But Baltimore’s high property taxes have repelled investment in physical capital for decades. As that capital decayed and became scarce, labor became less productive and less prosperous. In 1950, the city’s median family income was 7% above the national average. Today it is 22% below it.

The practice of buying votes through taxation and entitlements, rather than sound government policy, is ultimately flawed. This is not to imply that all Democratic politicians intentionally try to run a city, a state or society into the ground. Clearly, for love of power, some do. Regardless of individual political motives, the practice inevitably leads to class warfare, population and industry exodus as well as corruption and urban decay. History shows productive Americans will tolerate taxation only to a certain point before they exit in mass or rebel. So for Democrats and Liberals to believe the American people will ultimately allow themselves to be excessively taxed, perhaps into poverty, is as silly and short-sighted as believing American society can be saved with entitlements.

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Perry Polls Well in Florida

A recent Florida Times Union poll has Rick Perry up by 9 in Florida.  Florida will be a key early state in the primary and of course could be the key to the Presidency in the 2012 general.  How solid is Perry’s lead?  As solid as the opinion of a 20 year old.

Perry took 67% of the young vote, ages 18-29.  The only other candidates to take any of this demographic were Newt Gingrich with 10 points and Ron Paul with 13.  10% of young voters remained undecided.

2010 election map: TEA Party favorite Rick Scott won Florida.

Perry won most demographics except notably seniors and blacks.  Romney carried seniors by a couple points and Perry got 0% of the support from blacks.  Support among blacks was carried by Mitt Romney with 37%, followed by Cain with 31%.  This was a bit of a shock in a state where blacks tend to come out to vote for black candidates regardless of party affiliation.  In fact, many in this demographic have come out saying they voted for Barack Obama and now support Herman Cain.  Romney’s ability to break into this demographic could be very helpful in the general election.  Perry got 0% of the black vote, while Santorum of all people and Huntsman picked up 14 and 18%, respectively.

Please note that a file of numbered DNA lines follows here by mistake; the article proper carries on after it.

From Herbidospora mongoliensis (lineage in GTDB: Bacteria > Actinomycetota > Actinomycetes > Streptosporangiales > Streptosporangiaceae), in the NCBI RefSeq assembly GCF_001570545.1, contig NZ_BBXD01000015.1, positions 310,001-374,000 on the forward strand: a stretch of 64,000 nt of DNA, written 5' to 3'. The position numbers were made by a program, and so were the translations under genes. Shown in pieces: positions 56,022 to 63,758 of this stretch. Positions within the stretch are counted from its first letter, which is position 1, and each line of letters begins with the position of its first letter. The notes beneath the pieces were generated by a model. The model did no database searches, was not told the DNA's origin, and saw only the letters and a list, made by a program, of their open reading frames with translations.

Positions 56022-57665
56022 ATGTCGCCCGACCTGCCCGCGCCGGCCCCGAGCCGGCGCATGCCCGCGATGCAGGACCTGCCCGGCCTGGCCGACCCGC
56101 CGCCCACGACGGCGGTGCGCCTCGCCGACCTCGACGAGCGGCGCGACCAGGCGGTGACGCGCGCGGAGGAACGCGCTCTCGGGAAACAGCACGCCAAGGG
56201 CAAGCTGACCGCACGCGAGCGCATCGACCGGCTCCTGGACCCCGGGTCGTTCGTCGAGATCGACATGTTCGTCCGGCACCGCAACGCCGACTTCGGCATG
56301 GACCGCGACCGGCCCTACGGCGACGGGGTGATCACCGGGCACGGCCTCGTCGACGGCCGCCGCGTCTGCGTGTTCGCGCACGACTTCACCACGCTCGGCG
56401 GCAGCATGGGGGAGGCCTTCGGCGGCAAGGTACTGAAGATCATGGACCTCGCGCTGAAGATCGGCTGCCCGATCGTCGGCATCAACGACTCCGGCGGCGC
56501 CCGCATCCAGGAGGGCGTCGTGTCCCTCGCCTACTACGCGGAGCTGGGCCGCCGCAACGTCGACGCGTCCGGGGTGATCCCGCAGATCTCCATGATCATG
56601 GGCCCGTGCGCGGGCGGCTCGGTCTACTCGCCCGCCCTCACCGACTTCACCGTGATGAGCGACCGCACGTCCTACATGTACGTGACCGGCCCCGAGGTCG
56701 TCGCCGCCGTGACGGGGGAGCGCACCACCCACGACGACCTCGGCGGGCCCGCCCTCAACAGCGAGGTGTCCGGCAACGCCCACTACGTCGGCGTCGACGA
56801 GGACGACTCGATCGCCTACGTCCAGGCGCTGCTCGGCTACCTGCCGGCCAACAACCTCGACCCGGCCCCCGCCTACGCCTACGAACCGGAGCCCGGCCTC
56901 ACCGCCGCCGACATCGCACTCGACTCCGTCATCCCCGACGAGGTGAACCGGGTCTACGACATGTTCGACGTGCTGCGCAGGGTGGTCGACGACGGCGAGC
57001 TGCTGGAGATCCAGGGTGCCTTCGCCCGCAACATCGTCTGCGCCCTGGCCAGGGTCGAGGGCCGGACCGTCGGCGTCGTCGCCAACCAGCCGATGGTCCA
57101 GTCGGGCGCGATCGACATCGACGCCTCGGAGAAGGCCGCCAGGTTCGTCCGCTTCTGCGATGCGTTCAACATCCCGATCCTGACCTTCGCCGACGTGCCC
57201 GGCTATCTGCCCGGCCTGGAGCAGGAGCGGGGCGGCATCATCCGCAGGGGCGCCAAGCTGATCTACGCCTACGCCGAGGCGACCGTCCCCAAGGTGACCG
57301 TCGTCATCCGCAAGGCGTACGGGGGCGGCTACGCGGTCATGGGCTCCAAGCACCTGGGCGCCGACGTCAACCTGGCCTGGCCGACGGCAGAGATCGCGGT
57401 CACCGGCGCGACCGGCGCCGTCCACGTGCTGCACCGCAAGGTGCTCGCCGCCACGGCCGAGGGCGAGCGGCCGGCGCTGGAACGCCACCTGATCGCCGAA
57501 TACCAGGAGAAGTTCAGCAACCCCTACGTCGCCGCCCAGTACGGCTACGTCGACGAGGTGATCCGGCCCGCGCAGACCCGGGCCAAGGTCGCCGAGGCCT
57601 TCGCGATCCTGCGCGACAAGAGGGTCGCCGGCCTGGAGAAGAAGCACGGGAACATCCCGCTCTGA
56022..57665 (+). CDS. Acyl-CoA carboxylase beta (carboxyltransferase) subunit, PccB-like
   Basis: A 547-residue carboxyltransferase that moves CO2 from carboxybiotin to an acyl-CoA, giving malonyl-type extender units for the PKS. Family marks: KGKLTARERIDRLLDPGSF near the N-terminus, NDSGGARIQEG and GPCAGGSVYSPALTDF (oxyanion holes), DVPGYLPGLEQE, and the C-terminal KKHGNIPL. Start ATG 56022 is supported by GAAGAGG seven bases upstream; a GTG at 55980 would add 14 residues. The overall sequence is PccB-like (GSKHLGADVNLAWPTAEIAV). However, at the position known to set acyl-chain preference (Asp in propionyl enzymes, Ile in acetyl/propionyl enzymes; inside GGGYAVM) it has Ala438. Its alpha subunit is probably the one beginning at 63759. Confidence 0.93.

Ron Paul did not crack the top five in the poll, and Huntsman eeked out a very weak 1.3%.  Surprisingly, even after ending up in the same boat as Perry on illegal immigration in the last debate, Huntsman got 0% of the Hispanic support while Perry ran away with 48%.  Bachmann also did well with the Hispanic vote.

In Florida, it is Perry’s game for now.  But this poll was taken right after the last debate and does not reflect the fallout from Perry’s Merck connection.  Fair or not, that is the same type of loose connection/unfair accusation that sunk Mitt Romney in Florida in 2008.  Just days before the Florida primary, John McCain accused Mitt Romney of supporting a timetable for troop withdrawal from Iraq.  the result was a swing of a couple points that gave McCain the edge in the end.  Perry may not have forced retardation causing vaccinations on 11 year olds just for a $5,000 campaign contribution, but among Florida voters perception is sometimes reality.  This is especially true among young voters.

The minority split between Romney and Perry is not a great sign for Republicans in Florida for the general election.  It is difficult to win Florida without support in the I-4 corridor and the southern part of the state which have large Hispanic constituencies.  At the same time, when a Republican can’t garner support among blacks, but the opposing candidate is black, central-north and north Florida go from solidly Republican to only tenuously Republican.  The fact that Perry scored a 0% with blacks and Romney scored a 0% with Hispanics shows that both front runners need to do some work in Florida to ensure a shot at victory in the general election.

I can think of an easy solution for Romney or any other Republican candidate to nearly guarantee victory in Florida.  Make Marco Rubio your VP pick.